Friday, November 11, 2016

Paint protects only from corrosion

You might have sensed some disturbance in the Force recently and that's likely because we have elected the President of The Divided States. This resulted in a series of unforeseen events - stock market went downhill, Canadian immigration site crashed and cows stopped giving milk. One thing is sure though - the next year America will be so Great, we won't even recognize it.

I'm sure that the new President will put us on path to Greatness by building thousands of new bike lanes in American cities. Yes, bike lanes! (And no, sharrows won't cut it, since we all know that sharrows are shit). The new bike lanes should be obviously protected to avoid situations like these:
(I stole those pictures from Jonathan Fertig's Twitter feed. You know him as the guy who "fertiged" half of Boston with orange cones.)

The lanes in pictures above are not protected, i.e. there is no buffer separating them from the traffic lane with fast moving cars. Bicycling advocates have been calling for protected bicycle lanes in Boston for a long time and not too long ago, they finally started popping up. Unfortunately, when that happened, we all learned one important lesson - paint protects only from corrosion:
Apparently, the city of Boston left the job halfway done and didn't bother to install any real protective barrier between the lanes and the street. This made hundreds of drivers think those lanes are some kind of fancy new on-street parking, even though they had proper parking spots painted right next to them (see picture above).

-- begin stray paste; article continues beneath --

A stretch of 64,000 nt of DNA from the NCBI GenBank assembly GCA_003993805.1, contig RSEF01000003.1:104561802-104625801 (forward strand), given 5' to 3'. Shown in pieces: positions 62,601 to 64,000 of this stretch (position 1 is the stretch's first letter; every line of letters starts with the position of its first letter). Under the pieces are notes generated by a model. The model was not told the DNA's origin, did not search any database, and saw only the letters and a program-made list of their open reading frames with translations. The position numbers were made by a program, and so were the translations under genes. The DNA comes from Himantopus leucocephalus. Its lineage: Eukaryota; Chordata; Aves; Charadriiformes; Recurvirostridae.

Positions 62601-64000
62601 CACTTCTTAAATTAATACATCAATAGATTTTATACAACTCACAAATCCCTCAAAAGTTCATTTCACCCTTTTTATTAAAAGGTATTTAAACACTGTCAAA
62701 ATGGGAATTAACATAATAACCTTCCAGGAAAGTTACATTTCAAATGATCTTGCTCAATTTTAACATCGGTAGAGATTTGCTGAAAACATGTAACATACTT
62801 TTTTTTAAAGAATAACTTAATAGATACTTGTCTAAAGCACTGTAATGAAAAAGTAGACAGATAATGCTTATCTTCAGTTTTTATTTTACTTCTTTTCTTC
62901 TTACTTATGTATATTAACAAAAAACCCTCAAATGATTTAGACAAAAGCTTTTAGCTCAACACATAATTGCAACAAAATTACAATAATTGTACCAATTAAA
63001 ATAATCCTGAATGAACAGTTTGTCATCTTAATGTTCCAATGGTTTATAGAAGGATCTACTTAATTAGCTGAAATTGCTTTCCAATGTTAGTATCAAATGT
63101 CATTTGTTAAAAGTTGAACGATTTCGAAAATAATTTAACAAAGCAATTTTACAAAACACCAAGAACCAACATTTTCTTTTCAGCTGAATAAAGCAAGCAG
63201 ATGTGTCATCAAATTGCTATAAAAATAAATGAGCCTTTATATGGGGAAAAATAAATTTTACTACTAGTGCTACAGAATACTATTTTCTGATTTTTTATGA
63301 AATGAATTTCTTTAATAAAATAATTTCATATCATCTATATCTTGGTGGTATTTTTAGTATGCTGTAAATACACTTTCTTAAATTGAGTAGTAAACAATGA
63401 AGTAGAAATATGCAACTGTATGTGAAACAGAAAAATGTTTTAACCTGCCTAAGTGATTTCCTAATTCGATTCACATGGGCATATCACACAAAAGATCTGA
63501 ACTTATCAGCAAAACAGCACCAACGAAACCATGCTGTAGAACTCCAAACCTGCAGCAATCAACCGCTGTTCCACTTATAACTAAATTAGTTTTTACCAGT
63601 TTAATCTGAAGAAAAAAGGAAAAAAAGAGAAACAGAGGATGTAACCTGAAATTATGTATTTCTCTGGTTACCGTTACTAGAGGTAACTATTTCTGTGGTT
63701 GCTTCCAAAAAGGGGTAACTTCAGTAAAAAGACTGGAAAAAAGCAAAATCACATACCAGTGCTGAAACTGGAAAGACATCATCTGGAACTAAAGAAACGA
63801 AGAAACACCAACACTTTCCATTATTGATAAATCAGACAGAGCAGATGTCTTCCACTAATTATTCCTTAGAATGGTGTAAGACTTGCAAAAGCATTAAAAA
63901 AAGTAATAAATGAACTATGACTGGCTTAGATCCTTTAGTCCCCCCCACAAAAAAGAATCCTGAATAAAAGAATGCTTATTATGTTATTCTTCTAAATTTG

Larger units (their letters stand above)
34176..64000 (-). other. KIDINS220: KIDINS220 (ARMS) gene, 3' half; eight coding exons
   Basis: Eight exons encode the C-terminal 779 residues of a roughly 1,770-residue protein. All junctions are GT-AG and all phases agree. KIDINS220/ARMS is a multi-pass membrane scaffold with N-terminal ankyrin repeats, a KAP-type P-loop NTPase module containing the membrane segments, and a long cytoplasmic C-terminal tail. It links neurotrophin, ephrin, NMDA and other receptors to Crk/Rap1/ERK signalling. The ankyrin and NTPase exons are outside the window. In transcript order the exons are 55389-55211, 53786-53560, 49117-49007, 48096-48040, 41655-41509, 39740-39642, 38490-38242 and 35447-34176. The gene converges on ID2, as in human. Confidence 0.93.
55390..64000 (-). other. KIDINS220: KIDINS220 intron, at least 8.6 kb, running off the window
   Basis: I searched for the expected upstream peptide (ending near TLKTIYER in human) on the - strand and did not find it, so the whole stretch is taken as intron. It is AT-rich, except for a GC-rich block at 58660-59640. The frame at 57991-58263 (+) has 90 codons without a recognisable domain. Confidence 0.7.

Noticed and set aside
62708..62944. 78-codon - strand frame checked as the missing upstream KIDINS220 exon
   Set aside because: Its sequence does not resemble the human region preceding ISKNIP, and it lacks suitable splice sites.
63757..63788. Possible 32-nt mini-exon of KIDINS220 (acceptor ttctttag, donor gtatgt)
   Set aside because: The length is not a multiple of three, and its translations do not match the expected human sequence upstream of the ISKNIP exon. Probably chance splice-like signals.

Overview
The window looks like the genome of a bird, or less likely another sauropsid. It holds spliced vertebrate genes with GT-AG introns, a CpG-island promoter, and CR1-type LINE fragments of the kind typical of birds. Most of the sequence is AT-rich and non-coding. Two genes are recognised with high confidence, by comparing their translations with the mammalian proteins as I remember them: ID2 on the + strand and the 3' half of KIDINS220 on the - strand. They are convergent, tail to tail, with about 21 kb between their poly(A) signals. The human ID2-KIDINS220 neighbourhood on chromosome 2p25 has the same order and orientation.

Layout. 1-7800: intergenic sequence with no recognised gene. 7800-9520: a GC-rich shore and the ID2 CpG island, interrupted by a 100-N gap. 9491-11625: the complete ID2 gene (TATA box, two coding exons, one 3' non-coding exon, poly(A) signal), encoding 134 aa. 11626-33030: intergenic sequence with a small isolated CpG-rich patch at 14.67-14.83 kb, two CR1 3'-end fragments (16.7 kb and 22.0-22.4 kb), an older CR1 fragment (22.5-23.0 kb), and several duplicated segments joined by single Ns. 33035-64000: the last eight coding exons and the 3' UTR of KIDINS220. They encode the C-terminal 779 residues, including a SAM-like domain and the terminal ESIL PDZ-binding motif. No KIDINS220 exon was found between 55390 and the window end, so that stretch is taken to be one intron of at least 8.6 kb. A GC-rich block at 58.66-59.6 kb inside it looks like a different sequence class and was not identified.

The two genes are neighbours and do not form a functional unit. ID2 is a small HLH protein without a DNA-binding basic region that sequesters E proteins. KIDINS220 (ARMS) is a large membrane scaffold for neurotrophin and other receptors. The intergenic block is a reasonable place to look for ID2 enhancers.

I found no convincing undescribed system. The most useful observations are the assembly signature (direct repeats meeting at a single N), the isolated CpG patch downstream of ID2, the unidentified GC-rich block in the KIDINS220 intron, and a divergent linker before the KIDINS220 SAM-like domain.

Clearly we need a bit more than a bucket of paint. It turns out that a few orange cones take care of this problem:
I don't have an answer why cones or other barriers were not immediately added to the new lanes. Some people pointed out that the city may be reluctant to do so, as it would make snow clearing in winter difficult.
With a physical barrier from the street side a full-size plow can't be used to clear the bike lane. Other equipment needs to be employed. (By @sadbikelane)

It essentially all comes down to willpower. Many cities manage this problem well because they want to. In fact, they give clearing sidewalks and bike lanes in winter a priority. In Boston though... well, let's just hope that we reach Greatness by a vast network of connected and protected bicycle lanes very soon. Fortunately, things are getting better:
Bicycle Use and Cyclist Safety Following Boston’s Bicycle Infrastructure Expansion, 2009–2012 F.E. Pedroso, F. Angriman, A.L. Bellows, K. Taylor, 12/2016, Vol.106, No.12 AJPH

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